Consider the immediate context: In parallel with the month of April Symposium, the Rijksmuseum Amsterdam, the Dutch National Museum, hosted “Slavery”, a powerful exhibition on the country’s deep links with the transatlantic slave trade in the 16th and 17th centuries.
Without flinching, he explained how the cultural flourishing of the Northern Renaissance was the product of wealth generated by human trafficking and colonial exploitation. One section of the exhibition featured a pair of rare full-length portraits of Rembrandt, jointly acquired by the Rijksmuseum and the Louvre in 2017.
Before the exhibition, portraits were in the spotlight, hung in the Rijksmuseum alongside “The Nightwatch”, considered by many to be Rembrandt’s greatest work. “Slavery” places them in a different context.
The portraits of Marten Soolmans and Oopjen Coppit, painted in 1634, capture a married couple able to afford to commission the greatest portrait painter of the time, and at the height of their power. The source of their wealth, the exhibit explained, was sugar; The Soolmans family owned the largest refinery in the Netherlands. Raw sugar was harvested from plantations in Brazil established by the Dutch East India Company, which profited greatly from enslaved labor. “It’s a reminder,” sings the director of the Rijksmuseum Taco Dibbits in an online presentation of the exhibition, “of how the history of slavery and the history of the Netherlands are linked together”.
These are the legacies that the center will also have to contend with, and that work has already started: one of the two lab galleries, as Weatherbie said, is currently dedicated to global trade. A captivating and darkly sensual 1610 the still life of the Flemish painter Osias Beert presents a range of delicacies: shiny oysters on a silver plate, candies, a plate of almonds sprinkled with sugar.
It is, the neighboring text tells us, a social station display as much as a delectation; Deputy curator Antien Knaap told me that the candy paintings were symbols of the sugar trade and the region’s burgeoning economic power. But, as the text says, “these alluring images hide a bitter truth. Sugar production in the Americas relied on the bonded labor of African and indigenous men, women and children. He goes on to explain that for two centuries Dutch ships delivered over 600,000 Africans into bondage in the Caribbean and South America.
Like a subtle coda, the display includes a single small Brazilian landscape from 1663, by Frans Post; the artist stayed in the Dutch colony with his patron, Johan Maurits, who was its governor. Post’s job, basically, was to paint a lie, which he did dozens of times for the rest of his life: The image, of a sugarcane plantation, is peaceful and idyllic; the text on the wall explains that historical accounts describe plantation life under Dutch rule as particularly brutal. “Such idealized visions,” it read, “were designed to appeal to consumers in the Netherlands. “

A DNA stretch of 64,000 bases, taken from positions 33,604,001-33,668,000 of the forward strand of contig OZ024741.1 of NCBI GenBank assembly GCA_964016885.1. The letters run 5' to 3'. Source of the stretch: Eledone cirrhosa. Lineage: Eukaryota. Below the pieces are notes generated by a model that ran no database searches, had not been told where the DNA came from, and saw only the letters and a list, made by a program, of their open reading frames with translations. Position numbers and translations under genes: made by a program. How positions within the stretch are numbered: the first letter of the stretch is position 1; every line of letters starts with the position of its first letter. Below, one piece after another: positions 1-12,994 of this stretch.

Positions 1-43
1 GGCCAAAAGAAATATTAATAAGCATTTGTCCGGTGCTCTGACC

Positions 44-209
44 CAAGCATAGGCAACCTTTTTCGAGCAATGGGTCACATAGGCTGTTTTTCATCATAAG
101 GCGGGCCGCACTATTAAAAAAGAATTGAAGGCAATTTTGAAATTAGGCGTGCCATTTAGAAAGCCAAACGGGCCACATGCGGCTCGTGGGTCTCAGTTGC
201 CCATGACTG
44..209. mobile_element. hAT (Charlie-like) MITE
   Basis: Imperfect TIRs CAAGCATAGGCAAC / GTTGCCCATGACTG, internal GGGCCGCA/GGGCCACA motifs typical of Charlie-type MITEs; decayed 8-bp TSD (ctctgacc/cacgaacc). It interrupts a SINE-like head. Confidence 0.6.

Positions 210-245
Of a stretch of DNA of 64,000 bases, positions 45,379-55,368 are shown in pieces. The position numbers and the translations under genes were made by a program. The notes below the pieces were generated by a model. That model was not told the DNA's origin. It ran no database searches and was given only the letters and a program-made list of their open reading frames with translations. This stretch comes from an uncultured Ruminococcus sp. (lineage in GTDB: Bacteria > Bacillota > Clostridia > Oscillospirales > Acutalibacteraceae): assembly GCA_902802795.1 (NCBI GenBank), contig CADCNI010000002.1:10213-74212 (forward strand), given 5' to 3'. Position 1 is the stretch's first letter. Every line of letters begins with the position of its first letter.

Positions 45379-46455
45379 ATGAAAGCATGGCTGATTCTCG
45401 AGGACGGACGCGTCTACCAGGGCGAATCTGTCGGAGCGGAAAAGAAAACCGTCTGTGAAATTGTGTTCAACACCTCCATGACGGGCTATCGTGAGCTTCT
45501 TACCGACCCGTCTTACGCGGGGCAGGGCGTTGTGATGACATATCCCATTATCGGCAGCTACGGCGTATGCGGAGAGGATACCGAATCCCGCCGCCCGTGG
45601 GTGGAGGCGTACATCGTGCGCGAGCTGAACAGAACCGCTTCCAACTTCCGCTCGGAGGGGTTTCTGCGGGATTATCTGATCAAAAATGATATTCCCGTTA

It’s a good start, says Nasser Rabbat, an architecture professor who studies Islamic cultural history at the Massachusetts Institute of Technology. Rabbat was part of a five-panel advisory group that consulted the museum and the center on the new facility.
“I wish it was a bit more powerful,” he said. “But really, what we have is a leading museum in the country that comes out and says, ‘We’re going to recognize the effects of colonialism and slavery on what is so sacred to us,’ which is the classical European painting from the 16th and 17th century I must commend them for that.
Returning to the large central gallery, the tall ship stands out in the delightful exhibition of Northern Renaissance painting at its peak. It bends the pure aesthetic pleasure of the scene with a cold reality: can you watch Albert Cuyp’s “Orpheus Charming the Animals”, a whimsical menagerie of leopards, camels, elephants and ostriches alongside dairy cows? in the Dutch plains, without seeing a metaphor for the empire, and the distant kingdoms that the country had violently claimed for its own? Or Rembrandt’s magnificent full-length portraits of Maria Bockenolle and Reverend Johannes Elison – one of only three of its kind he has ever made – without questioning the source of the wealth that made such extravagance possible? (Remember: one of the other two pairs was featured in Rijksmusuem’s “Slavery,” painted in 1634, the same year.)
The final lesson of the new Dutch and Flemish galleries? This greatness, however you measure it, comes at an equally high price. For us, the cost is the loss of a simple pleasure, but ultimately with a greater benefit: knowledge and truth.
DUTCH AND FLEMISH GALLERIES
Vernissage on November 20 at the Museum of Fine Arts. 465 Huntington Avenue, 617-267-9300, www.mfa.org